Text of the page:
McCain Campaign Negativity Officially Now Hits New Low
As of today, not only are the gloves off, but so is any semblance that the McCain campaign is one that can end in a White House that unites the country and deals with opponents in a way other than polarizing demonization with this statement by Republican Vice Presidential candidate Gov. Sarah Palin.
Readers can go to the link themselves since we don’t like to advertise this kind of political rhetoric on this site and would react the same way if the same thing had been said about John McCain Republican.
We’ve run several posts now about reports that the McCain campaign has decided to go negative in a new way. Palin’s attack is essentially a mega centimeter away from being a new form of McCarthyism. Can it work? Perhaps.
But there will be some independent voters who will cast very quick protest votes against the McCain-Palin ticket for this kind of rhetoric, and perhaps cast protest votes right down the line against the GOP. Some voters have wanted to MOVE AWAY from this kind of politics. It does show a kind of change: a descent to even sleazier depths of the politics of personal demonization that so many independent voters already decry.
UPDATE: Mark Halperin adds:
Her remarks come in response to a New York Times story on Obama’s relationship with former Weather Underground member Bill Ayers.
McCain campaign and RNC distribute her words by email to reporters.
And the New York Times does not find that Obama was a close bud. Here’s the link and a key quote:
More recently, conservative critics who accuse Mr. Obama of a stealth radical agenda have asserted that he has misleadingly minimized his relationship with Mr. Ayers, whom the candidate has dismissed as “a guy who lives in my neighborhood” and “somebody who worked on education issues in Chicago that I know.”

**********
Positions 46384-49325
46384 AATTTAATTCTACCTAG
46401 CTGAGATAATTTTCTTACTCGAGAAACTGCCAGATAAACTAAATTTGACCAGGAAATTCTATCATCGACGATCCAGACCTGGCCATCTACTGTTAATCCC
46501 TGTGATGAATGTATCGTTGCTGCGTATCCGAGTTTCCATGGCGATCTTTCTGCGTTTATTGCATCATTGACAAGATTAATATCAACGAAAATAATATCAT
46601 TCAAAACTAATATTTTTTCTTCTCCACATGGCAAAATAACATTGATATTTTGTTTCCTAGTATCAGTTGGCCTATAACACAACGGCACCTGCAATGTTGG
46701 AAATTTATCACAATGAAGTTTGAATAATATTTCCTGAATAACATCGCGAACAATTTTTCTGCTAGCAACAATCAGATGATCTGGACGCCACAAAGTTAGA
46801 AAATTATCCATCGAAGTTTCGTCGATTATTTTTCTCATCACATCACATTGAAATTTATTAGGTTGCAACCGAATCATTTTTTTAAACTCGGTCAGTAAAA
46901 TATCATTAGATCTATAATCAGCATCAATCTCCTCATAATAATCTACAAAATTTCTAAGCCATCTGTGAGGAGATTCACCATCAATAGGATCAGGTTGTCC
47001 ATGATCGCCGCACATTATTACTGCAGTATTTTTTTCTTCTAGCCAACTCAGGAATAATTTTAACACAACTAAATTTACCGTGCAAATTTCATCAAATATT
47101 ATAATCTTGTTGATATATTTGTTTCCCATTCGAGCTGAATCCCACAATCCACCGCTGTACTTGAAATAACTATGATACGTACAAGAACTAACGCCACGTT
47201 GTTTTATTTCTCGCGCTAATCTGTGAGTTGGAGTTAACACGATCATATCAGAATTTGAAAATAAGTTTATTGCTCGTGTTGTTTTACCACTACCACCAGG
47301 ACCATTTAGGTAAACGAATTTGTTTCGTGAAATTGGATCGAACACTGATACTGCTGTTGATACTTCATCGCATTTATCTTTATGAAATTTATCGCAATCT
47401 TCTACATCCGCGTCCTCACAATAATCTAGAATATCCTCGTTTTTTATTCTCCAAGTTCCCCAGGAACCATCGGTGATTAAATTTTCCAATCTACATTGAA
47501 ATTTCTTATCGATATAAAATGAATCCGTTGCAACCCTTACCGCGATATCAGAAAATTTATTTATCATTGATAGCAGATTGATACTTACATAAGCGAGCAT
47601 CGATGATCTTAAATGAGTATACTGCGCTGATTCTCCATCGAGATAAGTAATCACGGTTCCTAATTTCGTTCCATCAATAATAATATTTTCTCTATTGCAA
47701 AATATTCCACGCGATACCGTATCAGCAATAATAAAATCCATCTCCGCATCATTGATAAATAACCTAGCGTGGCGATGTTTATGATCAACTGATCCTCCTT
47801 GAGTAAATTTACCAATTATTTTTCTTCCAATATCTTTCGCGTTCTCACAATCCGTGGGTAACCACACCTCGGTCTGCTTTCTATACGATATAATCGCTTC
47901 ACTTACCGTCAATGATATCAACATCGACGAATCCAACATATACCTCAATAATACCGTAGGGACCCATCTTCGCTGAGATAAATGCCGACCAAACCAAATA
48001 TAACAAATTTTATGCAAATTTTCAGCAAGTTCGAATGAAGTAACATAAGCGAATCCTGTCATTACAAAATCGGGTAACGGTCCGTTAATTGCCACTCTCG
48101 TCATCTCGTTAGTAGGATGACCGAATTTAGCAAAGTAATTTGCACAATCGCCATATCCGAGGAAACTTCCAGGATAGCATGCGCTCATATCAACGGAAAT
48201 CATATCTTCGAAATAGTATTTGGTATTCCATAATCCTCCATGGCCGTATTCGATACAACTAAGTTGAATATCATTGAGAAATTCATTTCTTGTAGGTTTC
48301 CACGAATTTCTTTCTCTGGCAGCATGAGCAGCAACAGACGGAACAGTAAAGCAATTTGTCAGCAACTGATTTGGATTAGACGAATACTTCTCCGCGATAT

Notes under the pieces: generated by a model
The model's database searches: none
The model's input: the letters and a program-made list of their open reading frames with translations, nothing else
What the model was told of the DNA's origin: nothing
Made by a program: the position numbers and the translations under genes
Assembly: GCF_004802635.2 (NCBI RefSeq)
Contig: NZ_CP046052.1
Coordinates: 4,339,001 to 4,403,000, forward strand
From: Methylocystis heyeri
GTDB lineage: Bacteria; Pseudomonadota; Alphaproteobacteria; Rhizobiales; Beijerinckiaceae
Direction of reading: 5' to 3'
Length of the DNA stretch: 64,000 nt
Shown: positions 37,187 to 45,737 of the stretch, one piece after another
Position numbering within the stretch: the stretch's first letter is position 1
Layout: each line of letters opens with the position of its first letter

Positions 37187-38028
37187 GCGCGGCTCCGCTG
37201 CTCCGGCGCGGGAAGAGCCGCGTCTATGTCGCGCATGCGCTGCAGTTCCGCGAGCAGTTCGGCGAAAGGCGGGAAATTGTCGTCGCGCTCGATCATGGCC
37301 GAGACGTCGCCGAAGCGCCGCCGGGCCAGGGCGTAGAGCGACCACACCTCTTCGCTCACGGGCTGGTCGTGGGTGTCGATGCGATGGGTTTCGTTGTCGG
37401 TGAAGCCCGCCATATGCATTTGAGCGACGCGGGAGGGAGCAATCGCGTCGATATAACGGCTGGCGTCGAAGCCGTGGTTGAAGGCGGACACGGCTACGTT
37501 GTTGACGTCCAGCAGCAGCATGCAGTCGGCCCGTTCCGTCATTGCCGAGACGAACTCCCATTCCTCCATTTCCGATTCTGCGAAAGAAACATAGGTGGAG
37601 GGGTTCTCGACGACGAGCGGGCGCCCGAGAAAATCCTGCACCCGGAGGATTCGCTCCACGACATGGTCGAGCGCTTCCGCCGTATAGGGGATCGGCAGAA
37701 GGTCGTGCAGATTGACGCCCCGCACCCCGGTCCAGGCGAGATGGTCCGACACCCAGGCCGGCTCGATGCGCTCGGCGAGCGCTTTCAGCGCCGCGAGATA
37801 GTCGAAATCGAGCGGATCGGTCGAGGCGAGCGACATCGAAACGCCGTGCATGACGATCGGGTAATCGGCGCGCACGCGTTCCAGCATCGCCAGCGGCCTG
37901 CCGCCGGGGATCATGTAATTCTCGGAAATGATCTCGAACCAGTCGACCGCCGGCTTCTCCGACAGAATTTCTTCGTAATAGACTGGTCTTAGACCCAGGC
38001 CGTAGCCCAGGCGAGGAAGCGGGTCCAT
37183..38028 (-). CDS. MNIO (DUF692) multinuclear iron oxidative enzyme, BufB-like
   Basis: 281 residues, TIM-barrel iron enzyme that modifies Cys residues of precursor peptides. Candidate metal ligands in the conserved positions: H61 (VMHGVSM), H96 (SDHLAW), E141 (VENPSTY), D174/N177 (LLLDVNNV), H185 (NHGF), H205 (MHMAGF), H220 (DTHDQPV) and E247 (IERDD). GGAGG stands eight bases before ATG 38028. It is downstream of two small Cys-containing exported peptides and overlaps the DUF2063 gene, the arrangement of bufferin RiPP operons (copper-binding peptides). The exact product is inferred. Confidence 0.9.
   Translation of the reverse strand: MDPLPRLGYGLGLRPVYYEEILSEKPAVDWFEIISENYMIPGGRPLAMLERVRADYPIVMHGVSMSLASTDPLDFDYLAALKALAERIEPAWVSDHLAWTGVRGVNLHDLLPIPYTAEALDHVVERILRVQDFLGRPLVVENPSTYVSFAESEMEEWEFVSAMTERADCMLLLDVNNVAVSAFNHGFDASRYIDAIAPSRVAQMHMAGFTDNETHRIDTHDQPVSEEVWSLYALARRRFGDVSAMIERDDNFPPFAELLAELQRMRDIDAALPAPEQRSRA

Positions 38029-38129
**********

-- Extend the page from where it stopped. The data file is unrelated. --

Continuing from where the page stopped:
A review of records of the schools project and interviews with a dozen people who know both men, suggest that Mr. Obama, 47, has played down his contacts with Mr. Ayers, 63. But the two men do not appear to have been close. Nor has Mr. Obama ever expressed sympathy for the radical views and actions of Mr. Ayers, whom he has called “somebody who engaged in detestable acts 40 years ago, when I was 8.”
Obama campaign aides said the Ayers relationship had been greatly exaggerated by opponents to smear the candidate.
“The suggestion that Ayers was a political adviser to Obama or someone who shaped his political views is patently false,” said Ben LaBolt, a campaign spokesman. Mr. LaBolt said the men first met in 1995 through the education project, the Chicago Annenberg Challenge, and have encountered each other occasionally in public life or in the neighborhood. He said they have not spoken by phone or exchanged e-mail messages since Mr. Obama began serving in the United States Senate in January 2005 and last met more than a year ago when they bumped into each other on the street in Hyde Park.
See the comments above on the likely reaction of some independent voters to this kind of political tactic.
More blog reaction to Palin’s comments is HERE.
UPDATE II: Marc Ambinder has some interesting thoughts on this. He suggests the McCain campaign is trying to short-circuit Obama’s credibiliity ASAP due to Obama’s strong attack on McCain’s argument that he is a tax cutter.
One worry for Republicans is that McCain has already gone too negative too quickly; you never pull out the strongest punches against your opponent until the very end; it’s hard to get tougher than the kindergarten ad… or over-the-top statements about Obama not being fit to lead.
And, in an earlier post, he has this to say about Palin’s attack:
It’s that Obama “is not a man who sees America as you and I do.” This is the message that opponents of Obama began with: he’s not one of us. He’s culturally foreign. He doesn’t share your values. He’s dangerous. It worked a little bit in the summer when there was nothing else to pay attention to. The McCain campaign hopes that it will somehow get those voters who’ve crossed the river of Obama-doubt to jump back across to the other side.